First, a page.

Through the Looking Glass Children's Book Reviews

The Aurora County All-Stars

The Aurora County All-Stars

Deborah Wiles
Fiction  Series
For ages 10 to 12
Houghton Mifflin Harcourt, 2007   ISBN: 978-0152060688

For the last year, while his friends played baseball, House Jackson has been spending his time doing something in secret. It all began when he, or rather Frances Shotz, broke House's elbow. The damage done to his elbow was severe enough that House had to forgo his beloved baseball for months. So, at his father's request, House went to read to old Mr. Norwood Boyd, who was bed-bound and not long for this world. House kept his activities a secret because he knew that the other kids in his town would not understand why he was doing this. After all, they all thought that Mr. Boyd ate children in his spare time.

Now Mr. Boyd is dead. House was with him when he drew his last breath. For his trouble House has inherited Mr. Boyd's elderly dog, Eudora Welty, and a book of Walt Whitman's poems, which used to belong to House's dead mother. House is pleased to have more time to himself, but at the same time the departure of Mr. Boyd is painful to him in a quiet kind of way.

Just when House begins to look forward to the summer ahead, and the annual Fourth of July baseball game, he and the other children are informed that the town of Hallelulia, Mississippi, is going to hold a 200th anniversary pageant on - yes you got it - the Fourth of July. All the members of the baseball team are furious and want to have nothing to do with the pageant, but their indomitable mamas are determined that all the boys on the All-Stars team will be participating in the show – no matter what.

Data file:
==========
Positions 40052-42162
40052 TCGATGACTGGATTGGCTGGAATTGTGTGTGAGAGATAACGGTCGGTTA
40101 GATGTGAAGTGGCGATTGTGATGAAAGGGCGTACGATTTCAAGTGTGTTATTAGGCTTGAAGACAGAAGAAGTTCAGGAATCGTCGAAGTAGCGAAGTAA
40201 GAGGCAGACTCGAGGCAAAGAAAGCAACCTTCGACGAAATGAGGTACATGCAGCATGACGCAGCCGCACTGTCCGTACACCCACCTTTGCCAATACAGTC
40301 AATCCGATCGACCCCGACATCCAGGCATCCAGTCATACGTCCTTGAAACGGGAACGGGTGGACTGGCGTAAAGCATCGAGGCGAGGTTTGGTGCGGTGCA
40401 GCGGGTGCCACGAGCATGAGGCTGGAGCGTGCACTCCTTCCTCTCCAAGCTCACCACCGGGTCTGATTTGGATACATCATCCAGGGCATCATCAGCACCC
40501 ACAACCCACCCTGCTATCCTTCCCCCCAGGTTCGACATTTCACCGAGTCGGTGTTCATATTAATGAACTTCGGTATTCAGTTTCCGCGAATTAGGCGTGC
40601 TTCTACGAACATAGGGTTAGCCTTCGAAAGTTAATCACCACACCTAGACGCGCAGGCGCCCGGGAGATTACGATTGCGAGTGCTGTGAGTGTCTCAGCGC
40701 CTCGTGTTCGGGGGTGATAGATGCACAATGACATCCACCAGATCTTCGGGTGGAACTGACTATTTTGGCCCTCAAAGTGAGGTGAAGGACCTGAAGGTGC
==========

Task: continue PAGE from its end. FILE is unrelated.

To make it worse, House's old enemy, Frances Sholz, has been given the job of organizing the pageant. With her strange appearance, her affected way of speaking, and her bossy ways, Frances is even more difficult now than she was before she moved away to Jackson.

House and the boys do their best to get the mamas, and Frances, to let them play their annual game against the Smith County Raleigh Redbugs, but there does not appear to be any room for compromise. Tempers flare and feelings are hurt when arguments break out. Can House find a way to save his beloved game, the one he has been waiting to play for so many months?

With the words of Walt Whitman to help him, and the support of one of Mr. Boyd's baseball-loving friends, House does his best to find a solution to the sticky problem that faces him. A friend's betrayal and his own elbow's weakness does not help the situation at all, but House is not ready to give up yet.

Young baseball fans will greatly enjoy this story, which perfectly captures the love that one boy has for the game. As he negotiates his way through what promises to be a very difficult summer, House learns a great deal about himself and about the people in his town. He discovers that the old man whom he read to for all those months had a rich life that was full of stories. He also learns that that same old man was very wise, and even though he is now dead, he is still touching the hearts and minds of the people in the town of Halleluiah.

Full of quotations from Walt Whitman's writings and poems, and peppered with the words of famous baseball players, this is a book that will give readers a great deal to think about.

This is the third book that Deborah Wiles has written about the people and events in Aurora County. The other titles are  Each Little Bird that Sings and Love, Ruby Lavender.